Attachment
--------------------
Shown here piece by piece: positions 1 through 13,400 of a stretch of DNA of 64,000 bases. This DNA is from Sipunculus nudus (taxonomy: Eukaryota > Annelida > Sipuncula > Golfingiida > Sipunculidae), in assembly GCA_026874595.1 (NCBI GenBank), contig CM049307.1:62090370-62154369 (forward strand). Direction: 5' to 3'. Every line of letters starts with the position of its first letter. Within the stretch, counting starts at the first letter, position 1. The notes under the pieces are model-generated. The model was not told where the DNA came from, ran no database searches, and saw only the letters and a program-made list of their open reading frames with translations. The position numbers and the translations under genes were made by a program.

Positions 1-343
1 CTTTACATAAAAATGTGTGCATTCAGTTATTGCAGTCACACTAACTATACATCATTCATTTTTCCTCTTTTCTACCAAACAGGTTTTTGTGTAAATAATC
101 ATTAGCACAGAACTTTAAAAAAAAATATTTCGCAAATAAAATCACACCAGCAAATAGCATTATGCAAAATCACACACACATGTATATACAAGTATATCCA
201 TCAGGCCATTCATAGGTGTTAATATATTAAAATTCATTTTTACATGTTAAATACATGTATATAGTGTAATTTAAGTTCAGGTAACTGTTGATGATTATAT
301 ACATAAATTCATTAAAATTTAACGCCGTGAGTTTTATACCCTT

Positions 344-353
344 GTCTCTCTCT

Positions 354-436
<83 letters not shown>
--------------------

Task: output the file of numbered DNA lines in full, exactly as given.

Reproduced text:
Shown here piece by piece: positions 1 through 13,400 of a stretch of DNA of 64,000 bases. This DNA is from Sipunculus nudus (taxonomy: Eukaryota > Annelida > Sipuncula > Golfingiida > Sipunculidae), in assembly GCA_026874595.1 (NCBI GenBank), contig CM049307.1:62090370-62154369 (forward strand). Direction: 5' to 3'. Every line of letters starts with the position of its first letter. Within the stretch, counting starts at the first letter, position 1. The notes under the pieces are model-generated. The model was not told where the DNA came from, ran no database searches, and saw only the letters and a program-made list of their open reading frames with translations. The position numbers and the translations under genes were made by a program.

Positions 1-343
1 CTTTACATAAAAATGTGTGCATTCAGTTATTGCAGTCACACTAACTATACATCATTCATTTTTCCTCTTTTCTACCAAACAGGTTTTTGTGTAAATAATC
101 ATTAGCACAGAACTTTAAAAAAAAATATTTCGCAAATAAAATCACACCAGCAAATAGCATTATGCAAAATCACACACACATGTATATACAAGTATATCCA
201 TCAGGCCATTCATAGGTGTTAATATATTAAAATTCATTTTTACATGTTAAATACATGTATATAGTGTAATTTAAGTTCAGGTAACTGTTGATGATTATAT
301 ACATAAATTCATTAAAATTTAACGCCGTGAGTTTTATACCCTT

Positions 344-353
344 GTCTCTCTCT

Positions 354-436
<83 letters not shown>